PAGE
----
Linux(Centos) Gateway Server Configuration: Step by Step Procedure

If you’re trying to set up a home network, you probably want to set up a permiter facing computer connected to your DSL/Cable modem, and then put all of your computers behind that firewall box to keep them safe. This tutorialwill show you how to use a single external connection on the gateway computer (using Iptables firewall), and a second internal connection on the same box so you can connect the computers on the inside of your home/office to it, and automatically give them IP’s when you hook them up (using DHCP server). Iptables can be very complicated, we will only configure a basic firewall, you can add more security later without breaking things. In Linux there are many ways to do this, this one is hopefully simple enough and will teach you the basics. I did this on a CentOS 6 box, though it would work on Debian variants with only slight modifications. During this tutorial I’m logged in as root, which you should generally NOT do, but it makes the tutorial simpler, but if you prefer to do it more securely, add “sudo” before each command and it will work.
The computers on the inside of your office will also be able to talk to each other, so you can hook up printers, computers and share network connections through the switch as well. You can also set up things on your Gateway server box later like a network backup drive for all your computers using Samba relatively simply. There’s a lot of expandability in this setup, but we’ll keep it simple for now.
The first thing to do on your Gateway server is configure and enable Iptables, the default firewall that comes with CentOS. We will tell it to allow outbound traffic from your eth1 interface to the internet. You have to add an Iptables entry, save it and restart Iptables.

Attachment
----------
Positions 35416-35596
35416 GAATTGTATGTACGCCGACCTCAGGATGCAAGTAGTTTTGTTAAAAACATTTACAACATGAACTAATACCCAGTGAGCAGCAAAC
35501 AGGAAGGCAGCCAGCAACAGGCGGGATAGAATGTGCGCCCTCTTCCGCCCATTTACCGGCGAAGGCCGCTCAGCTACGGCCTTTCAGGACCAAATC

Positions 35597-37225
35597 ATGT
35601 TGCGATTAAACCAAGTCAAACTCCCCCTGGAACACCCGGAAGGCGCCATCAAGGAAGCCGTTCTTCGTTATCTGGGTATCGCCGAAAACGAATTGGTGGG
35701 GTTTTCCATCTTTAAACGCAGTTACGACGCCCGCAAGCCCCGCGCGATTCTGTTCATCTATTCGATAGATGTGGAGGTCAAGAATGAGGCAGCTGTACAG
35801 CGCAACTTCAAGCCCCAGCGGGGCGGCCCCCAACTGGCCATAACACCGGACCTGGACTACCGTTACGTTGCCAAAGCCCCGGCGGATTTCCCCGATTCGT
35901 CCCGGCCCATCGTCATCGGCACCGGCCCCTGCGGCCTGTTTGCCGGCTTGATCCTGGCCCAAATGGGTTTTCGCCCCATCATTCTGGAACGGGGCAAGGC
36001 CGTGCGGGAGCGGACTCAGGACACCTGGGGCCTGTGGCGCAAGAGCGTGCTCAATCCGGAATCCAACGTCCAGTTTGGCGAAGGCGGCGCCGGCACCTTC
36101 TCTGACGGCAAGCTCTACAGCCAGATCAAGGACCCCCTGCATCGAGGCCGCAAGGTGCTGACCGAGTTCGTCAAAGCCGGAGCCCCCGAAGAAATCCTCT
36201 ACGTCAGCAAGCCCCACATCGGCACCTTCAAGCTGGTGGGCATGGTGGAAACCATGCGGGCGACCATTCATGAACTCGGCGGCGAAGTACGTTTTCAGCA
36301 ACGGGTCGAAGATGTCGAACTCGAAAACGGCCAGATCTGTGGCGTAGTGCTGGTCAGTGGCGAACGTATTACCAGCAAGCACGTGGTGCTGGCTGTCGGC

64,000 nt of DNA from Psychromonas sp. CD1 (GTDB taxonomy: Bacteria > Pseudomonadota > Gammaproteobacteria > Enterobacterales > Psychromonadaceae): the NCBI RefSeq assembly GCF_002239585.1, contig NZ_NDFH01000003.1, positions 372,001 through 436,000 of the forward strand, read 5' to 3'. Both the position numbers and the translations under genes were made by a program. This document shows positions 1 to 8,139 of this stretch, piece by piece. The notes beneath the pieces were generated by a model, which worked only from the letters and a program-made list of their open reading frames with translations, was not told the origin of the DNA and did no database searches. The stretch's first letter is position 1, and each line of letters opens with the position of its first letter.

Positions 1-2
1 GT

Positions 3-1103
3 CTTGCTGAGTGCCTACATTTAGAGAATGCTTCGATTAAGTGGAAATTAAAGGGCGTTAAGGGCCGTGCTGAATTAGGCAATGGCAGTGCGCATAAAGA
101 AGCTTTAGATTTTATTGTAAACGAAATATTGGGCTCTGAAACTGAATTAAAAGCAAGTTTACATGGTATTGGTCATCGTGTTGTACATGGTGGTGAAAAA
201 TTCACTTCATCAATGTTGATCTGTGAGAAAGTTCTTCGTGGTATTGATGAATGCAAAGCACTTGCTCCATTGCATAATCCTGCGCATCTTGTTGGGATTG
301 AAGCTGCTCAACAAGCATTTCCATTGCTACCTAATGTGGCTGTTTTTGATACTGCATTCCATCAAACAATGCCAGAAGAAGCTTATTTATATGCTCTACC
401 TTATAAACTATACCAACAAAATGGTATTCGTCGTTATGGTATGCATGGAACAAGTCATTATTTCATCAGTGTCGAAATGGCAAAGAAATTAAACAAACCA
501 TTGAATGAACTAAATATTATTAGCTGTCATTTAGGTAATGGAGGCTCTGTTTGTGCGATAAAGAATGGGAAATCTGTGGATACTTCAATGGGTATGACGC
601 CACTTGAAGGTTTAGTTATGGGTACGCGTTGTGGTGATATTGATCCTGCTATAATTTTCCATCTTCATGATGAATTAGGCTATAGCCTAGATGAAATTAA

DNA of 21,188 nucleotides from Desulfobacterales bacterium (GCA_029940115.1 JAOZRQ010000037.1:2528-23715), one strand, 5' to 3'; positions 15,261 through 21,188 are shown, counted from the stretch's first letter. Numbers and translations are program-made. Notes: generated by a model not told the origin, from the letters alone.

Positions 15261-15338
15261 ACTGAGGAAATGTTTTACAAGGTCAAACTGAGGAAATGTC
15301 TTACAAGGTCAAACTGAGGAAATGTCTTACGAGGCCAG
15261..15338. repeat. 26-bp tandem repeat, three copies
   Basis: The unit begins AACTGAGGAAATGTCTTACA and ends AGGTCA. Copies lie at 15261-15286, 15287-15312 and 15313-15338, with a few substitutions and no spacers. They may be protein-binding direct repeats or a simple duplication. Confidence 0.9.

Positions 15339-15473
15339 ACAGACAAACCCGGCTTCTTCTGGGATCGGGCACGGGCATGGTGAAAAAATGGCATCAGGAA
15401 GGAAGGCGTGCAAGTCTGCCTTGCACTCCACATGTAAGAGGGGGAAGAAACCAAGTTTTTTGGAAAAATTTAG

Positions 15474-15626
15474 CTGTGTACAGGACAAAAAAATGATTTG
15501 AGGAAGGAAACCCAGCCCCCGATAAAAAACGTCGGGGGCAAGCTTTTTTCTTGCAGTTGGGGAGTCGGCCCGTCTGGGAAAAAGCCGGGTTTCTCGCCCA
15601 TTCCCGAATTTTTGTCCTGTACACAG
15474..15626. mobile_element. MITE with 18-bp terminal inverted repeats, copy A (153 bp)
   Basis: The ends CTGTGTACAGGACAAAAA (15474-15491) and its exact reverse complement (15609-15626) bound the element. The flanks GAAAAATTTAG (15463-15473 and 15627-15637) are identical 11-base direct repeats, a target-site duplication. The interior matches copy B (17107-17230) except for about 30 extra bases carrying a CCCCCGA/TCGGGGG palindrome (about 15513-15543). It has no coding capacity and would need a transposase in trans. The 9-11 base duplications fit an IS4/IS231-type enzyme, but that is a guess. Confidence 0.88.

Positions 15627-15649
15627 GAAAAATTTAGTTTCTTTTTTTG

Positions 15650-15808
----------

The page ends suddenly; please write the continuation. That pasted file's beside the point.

Step 1. Add 2 Network cards to the Linux box
Step 2. Verify the Network cards, check if they installed properly or not
Step 3. Configure eth0 for Internet with a Public (External network or Internet)
# vi /etc/sysconfig/network-scripts/ifcfg-eth0
Step 4. Configure eth1 for LAN with a Private IP (Internal private network)
# vi /etc/sysconfig/network-scripts/ifcfg-eth1
GATEWAY=       # Enter Ip of eth0
If you get error can’t bringing up interface eth1, and type:
# service NetworkManager stop
# chkconfig NetworkManager off
# service network start
# chkconfig network on
Step 5. Host Configuration (Optional)
# vi /etc/hosts nat localhost.localdomain localhost
Step 6. Gateway Configuration
# vi /etc/sysconfig/network
GATEWAY=  # Internet Gateway, provided by the ISP
Step 7. DNS Configuration
# vi /etc/resolv.conf
nameserver # Primary DNS Server provided by the ISP
nameserver # Secondary DNS Server provided by the ISP
Step 8. Configure DHCP server to give out the IP’s to the computers on the inside of the LAN
We do that by installing the DHCP server like this:
# yum install dhcp
Configure a DHCP Server:
# vi /etc/dhcp/dhcpd.conf
option domain-name    "";
option domain-name-servers,;
default-lease-time 600;
max-lease-time 7200;
ddns-update-style none;
subnet netmask {
  range dynamic-bootp;
  option broadcast-address;
  option routers;
Step 9. NAT configuration with IP Tables
First of all you have to flush and delete existing firewall rules. So flush rules by typing in terminal:
# iptables -F
# iptables -t nat -F
# iptables -t mangle -F
Now delete these chains:
# iptables -X
# iptables -t nat -X
# iptables -t mangle -X
Set up IP FORWARDing and Masquerading
# iptables -t nat -A POSTROUTING -o eth0 -j MASQUERADE
# iptables -A FORWARD -i eth1 -j ACCEPT
Enables packet forwarding by kernel (save this setting in /etc/sysctl.conf file)
# echo 1 > /proc/sys/net/ipv4/ip_forward
and edit to make the change permanent
# vi /etc/sysctl.conf
Apply the configuration
# service iptables save
# service iptables restart
Check if iptables is set to start during boot up
# chkconfig --list iptables
Step 10. Testing
Ping the Gateway of the network from client system:
# ping
Try it on your client systems:
# ping
Configuring PCs on the network (Clients)
All PC’s on the private office network should set their “gateway” to be the local private network IP address of the Linux gateway computer.
The DNS should be set to that of the ISP on the internet.